Wednesday, March 05, 2003


Mardi Gras Came and Went

Revelers in flowing purple and white robes cracked bullwhips amid the crowds Monday night as part of a ritual meant to chase away evil spirits. Some people paraded about with painted faces, capes and feathered headdresses. (Read more)


IMF Criticizes Haiti For Poor Economic Policies
WASHINGTON -(Dow Jones)- Haiti, the poorest nation in the Western Hemisphere, must dramatically improve management of its economy, the International Monetary Fund said Monday.

The IMF "expressed deep concern about Haiti's worsening economic and social conditions, and in particular, the widening of the fiscal deficit, the accumulation of external arrears, and further increases in poverty," the IMF said in a press summary of its annual "Article IV" review of the economy.

Haiti's economy has worsened during the last two years, with rising deficits financed mainly by the central bank and through accumulation of arrears. International reserves held by the central bank have declined from efforts to support the currency, the gourde ($1=HTG41.00), which has also fallen in value.

"Political difficulties have deterred the authorities from taking corrective measures aimed at stemming the loss in international reserves, containing inflation, and promoting growth," the IMF said. Top priorities for 2003 should be rebuilding central bank reserves, now at $45 million or two weeks of imports, and containing inflation.

The government needs to improve transparency and accountability of its spending, the IMF said. The IMF "emphasized the importance of strengthening cash management by restricting the use of discretionary ministerial accounts."

The IMF also recommended enhanced banking and credit supervision, and action to privatize state-owned firms in the energy, telecommunications and transportation sectors.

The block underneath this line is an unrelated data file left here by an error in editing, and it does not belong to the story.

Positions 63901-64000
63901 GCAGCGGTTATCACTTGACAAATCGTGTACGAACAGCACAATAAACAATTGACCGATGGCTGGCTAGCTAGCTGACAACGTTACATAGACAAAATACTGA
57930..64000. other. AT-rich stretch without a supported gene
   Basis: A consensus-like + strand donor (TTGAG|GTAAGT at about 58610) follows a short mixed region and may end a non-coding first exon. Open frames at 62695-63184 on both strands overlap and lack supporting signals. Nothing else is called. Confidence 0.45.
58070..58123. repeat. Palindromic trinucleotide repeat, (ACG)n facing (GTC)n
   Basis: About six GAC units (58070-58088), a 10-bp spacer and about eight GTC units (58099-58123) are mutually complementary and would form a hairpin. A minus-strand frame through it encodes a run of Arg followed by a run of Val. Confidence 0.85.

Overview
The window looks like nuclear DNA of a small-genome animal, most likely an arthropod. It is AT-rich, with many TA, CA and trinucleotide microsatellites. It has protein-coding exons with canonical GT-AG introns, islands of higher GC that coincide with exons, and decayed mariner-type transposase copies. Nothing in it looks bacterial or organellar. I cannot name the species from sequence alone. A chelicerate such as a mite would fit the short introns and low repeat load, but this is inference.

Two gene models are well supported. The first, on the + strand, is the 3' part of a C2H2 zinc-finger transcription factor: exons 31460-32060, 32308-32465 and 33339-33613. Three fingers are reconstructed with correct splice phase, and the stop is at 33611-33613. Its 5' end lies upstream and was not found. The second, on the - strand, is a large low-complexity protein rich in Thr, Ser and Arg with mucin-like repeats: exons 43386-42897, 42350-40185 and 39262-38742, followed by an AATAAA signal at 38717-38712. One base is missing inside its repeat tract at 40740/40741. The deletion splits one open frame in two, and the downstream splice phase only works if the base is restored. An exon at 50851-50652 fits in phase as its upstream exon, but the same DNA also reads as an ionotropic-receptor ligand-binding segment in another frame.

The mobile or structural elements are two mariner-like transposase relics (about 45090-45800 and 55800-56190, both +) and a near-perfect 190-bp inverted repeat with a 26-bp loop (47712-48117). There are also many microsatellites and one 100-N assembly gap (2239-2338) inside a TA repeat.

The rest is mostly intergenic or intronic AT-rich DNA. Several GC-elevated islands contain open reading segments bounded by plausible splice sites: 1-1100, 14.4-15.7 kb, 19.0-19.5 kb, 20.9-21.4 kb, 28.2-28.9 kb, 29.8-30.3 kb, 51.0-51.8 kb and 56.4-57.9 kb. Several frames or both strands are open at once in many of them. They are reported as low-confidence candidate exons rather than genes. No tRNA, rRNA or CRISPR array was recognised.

-By Elizabeth Price, Dow Jones Newswires; 202-862-9295; Elizabeth.Price@dowjones.com

Copied from Yahoo! News


A hidden view of Haiti's trouble
Jim DeFede/Commentary

Michele Montas wrapped up her visit to Miami on Saturday, but she didn't return to Haiti. Instead she went into hiding.

How long she will remain outside her beloved Haiti no one knows, least of all Montas. It may just be for a few weeks. Or it may be longer. But right now Haiti is far too dangerous a place for the widow of Jean Dominique, the Haitian journalist who was killed in 2000.

On Christmas Day, there was an assassination attempt against Montas, in which her bodyguard was killed. Montas, a journalist, has been unrelenting in demanding justice for her husband's murder. Because of her efforts, the judge assigned to investigate Dominique's murder has prepared a report naming those responsible.

All that is left is for the report to be released. But once again, no one knows when that will be. In the meantime, the pressure inside Haiti builds. The attempt to murder Montas on Christmas Day was seen by many as an effort to block the report from ever being released. If Montas were dead, the theory holds, then the driving force behind releasing the report would be gone.

Before coming to Miami to receive a free speech award from People for the American Way, Montas closed the radio station she and her husband owned because of increased threats against her reporters. Radio Haiti Inter was one of the few sources for unbiased news in Haiti.

There are a lot of people in the United States who would like to use Montas' plight to attack Haitian President Jean-Bertrand Aristide. Indeed, it now seems almost certain that the men responsible for Dominique's murder -- and, presumably, the assassination attempt on Montas -- will have links to Aristide's political party.